Alperin v. Vatican Bank 
, Alfred Moses at Promontory Group and Mr. von Freyburg at the IOR to no avail on a very long standing dispute we would like to resolve. Mr. Bruelhart and Mr. Moses did
 
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acknowledge receipt of my correspondence but nothing has come of it. I am now writing to you in hopes of avoiding yet more litigation and frustration. We are not requesting any specific remedy at this time; only that the IOR come to the realization that they must begin to deal with this matter in good faith. The individuals responsible for the acts committed in connection with the Ustasha Treasury by and large are deceased and their legacies well established. It is not our intention to vilify or tarnish reputations but to obtain closure for our clients and in that way bring about understanding and reconciliation to former Yugoslavia and peace to the victims and their families. At this point before we list the rather long winded details of the matter I want to express my hope that Your Holiness may take a personal interest in this matter. As in all disputes, there are extreme views on both sides. However, surely the issue of Second World War assets that were held at the IOR through accounts can finally be discussed 70 years later without acrimony? I have been working on this case since 1998 and have never lost my sense someday closure would be  possible. This is an offer to compromise our dispute with the IOR about the Ustasha Treasury and related allegations of money laundering. We have repeatedly requested the IOR and AIF begin to process our complaint about not only the historic but potentially ongoing money laundering of the Second World War era assets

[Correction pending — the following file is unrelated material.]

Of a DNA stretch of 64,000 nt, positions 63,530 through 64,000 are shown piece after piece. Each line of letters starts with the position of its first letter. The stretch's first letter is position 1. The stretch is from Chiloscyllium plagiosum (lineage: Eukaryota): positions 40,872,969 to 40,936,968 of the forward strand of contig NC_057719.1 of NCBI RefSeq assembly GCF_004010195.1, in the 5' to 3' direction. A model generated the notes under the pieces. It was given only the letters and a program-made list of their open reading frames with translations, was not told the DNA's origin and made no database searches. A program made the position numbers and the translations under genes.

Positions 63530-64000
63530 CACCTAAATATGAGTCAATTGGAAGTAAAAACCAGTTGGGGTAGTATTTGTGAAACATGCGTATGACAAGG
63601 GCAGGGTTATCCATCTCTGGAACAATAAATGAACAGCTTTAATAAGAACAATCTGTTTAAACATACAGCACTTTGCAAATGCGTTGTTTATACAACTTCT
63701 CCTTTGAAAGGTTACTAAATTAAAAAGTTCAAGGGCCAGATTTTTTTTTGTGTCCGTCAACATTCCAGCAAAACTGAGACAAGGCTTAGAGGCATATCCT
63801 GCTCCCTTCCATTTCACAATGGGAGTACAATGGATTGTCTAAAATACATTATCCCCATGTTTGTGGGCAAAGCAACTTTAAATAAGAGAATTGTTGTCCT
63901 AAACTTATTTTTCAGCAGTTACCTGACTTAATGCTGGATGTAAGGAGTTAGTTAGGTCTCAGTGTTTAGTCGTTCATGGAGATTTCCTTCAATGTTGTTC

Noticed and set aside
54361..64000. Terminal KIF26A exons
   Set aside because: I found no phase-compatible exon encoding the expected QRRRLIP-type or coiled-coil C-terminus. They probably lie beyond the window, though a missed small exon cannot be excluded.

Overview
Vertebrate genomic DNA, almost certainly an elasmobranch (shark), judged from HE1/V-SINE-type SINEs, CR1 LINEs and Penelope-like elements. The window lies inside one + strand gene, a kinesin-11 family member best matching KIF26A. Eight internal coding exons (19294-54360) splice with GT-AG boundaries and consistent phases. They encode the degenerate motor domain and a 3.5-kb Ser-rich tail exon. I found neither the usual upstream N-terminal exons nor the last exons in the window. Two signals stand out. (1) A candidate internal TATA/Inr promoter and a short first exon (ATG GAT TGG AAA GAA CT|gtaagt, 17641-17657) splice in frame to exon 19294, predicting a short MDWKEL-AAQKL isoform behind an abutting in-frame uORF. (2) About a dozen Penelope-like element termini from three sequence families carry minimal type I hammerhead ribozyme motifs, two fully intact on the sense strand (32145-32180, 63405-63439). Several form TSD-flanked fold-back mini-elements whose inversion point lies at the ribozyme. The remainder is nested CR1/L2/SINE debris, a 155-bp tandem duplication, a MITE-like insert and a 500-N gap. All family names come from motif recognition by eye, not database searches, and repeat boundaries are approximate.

commonly known as the “Ustasha Treasury” which consists of loote
d assets taken in violation of international and domestic laws. This request includes the retained remainders and the profits and unjust enrichment derived from the Ustasha Treasury by certain account holders at the IOR.